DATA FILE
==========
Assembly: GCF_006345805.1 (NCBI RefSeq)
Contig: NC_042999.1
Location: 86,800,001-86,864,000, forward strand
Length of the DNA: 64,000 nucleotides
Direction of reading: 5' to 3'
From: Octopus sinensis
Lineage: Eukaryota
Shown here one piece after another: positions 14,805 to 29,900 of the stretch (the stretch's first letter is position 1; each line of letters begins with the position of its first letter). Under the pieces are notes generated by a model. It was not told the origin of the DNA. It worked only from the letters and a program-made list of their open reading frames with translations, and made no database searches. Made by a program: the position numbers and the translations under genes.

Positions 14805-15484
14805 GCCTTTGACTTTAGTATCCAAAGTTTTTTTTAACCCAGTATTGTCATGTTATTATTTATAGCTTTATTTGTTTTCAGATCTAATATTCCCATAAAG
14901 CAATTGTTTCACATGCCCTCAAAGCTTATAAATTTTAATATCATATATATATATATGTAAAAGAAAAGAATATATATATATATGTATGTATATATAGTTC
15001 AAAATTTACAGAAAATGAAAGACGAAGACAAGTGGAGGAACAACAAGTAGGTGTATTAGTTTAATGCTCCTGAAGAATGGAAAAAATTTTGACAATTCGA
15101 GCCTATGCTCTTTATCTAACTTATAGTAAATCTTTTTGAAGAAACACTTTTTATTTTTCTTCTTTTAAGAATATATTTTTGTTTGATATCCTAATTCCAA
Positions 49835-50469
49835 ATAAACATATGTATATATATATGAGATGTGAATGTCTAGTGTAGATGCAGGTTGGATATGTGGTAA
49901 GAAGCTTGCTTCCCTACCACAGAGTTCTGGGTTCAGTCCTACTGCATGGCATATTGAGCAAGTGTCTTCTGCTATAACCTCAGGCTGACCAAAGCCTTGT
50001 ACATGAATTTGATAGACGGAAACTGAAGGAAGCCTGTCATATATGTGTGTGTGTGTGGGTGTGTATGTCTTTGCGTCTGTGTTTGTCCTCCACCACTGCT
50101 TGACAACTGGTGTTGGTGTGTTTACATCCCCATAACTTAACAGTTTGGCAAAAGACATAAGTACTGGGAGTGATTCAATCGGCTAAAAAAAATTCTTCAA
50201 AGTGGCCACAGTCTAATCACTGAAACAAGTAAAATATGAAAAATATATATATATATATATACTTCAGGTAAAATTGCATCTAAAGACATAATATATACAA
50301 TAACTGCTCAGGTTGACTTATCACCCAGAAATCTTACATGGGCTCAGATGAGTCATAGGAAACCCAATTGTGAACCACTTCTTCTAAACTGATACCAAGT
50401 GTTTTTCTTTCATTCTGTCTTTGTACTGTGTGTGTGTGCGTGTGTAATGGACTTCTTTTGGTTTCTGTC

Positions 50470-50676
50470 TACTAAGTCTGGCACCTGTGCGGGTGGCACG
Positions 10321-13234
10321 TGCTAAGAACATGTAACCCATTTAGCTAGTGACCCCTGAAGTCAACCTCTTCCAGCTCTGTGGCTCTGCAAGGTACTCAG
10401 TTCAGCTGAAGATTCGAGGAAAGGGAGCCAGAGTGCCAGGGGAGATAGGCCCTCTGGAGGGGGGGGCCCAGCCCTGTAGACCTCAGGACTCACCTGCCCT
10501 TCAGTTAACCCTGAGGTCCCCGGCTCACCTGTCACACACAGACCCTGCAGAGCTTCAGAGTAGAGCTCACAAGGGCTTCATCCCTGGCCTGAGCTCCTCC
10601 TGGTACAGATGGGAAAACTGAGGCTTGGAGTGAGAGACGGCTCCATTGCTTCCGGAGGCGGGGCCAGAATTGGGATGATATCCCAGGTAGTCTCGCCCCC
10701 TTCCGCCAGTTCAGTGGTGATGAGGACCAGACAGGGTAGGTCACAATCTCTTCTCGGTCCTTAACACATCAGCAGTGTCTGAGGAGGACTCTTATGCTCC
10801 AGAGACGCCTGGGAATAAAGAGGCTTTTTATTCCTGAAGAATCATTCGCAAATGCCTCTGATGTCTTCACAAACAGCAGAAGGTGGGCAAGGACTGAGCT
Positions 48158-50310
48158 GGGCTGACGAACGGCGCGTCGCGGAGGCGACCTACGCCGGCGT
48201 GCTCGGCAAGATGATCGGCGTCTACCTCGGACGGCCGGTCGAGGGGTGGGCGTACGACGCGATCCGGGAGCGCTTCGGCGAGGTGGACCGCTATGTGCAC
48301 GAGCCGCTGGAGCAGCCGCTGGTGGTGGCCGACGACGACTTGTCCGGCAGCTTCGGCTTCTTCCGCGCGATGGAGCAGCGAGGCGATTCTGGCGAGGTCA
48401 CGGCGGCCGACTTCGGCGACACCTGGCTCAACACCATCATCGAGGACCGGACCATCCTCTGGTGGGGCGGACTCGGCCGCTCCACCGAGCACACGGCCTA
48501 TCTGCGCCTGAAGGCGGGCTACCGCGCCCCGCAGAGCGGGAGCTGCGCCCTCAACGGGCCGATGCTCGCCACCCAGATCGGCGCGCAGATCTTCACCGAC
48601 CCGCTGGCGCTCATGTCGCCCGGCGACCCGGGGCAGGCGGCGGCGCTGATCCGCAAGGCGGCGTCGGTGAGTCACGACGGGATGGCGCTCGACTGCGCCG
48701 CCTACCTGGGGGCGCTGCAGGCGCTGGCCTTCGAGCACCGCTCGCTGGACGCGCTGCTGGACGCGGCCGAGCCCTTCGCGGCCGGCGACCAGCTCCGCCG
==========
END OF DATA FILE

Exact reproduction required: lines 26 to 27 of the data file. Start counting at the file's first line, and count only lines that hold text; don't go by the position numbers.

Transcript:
10401 TTCAGCTGAAGATTCGAGGAAAGGGAGCCAGAGTGCCAGGGGAGATAGGCCCTCTGGAGGGGGGGGCCCAGCCCTGTAGACCTCAGGACTCACCTGCCCT
10501 TCAGTTAACCCTGAGGTCCCCGGCTCACCTGTCACACACAGACCCTGCAGAGCTTCAGAGTAGAGCTCACAAGGGCTTCATCCCTGGCCTGAGCTCCTCC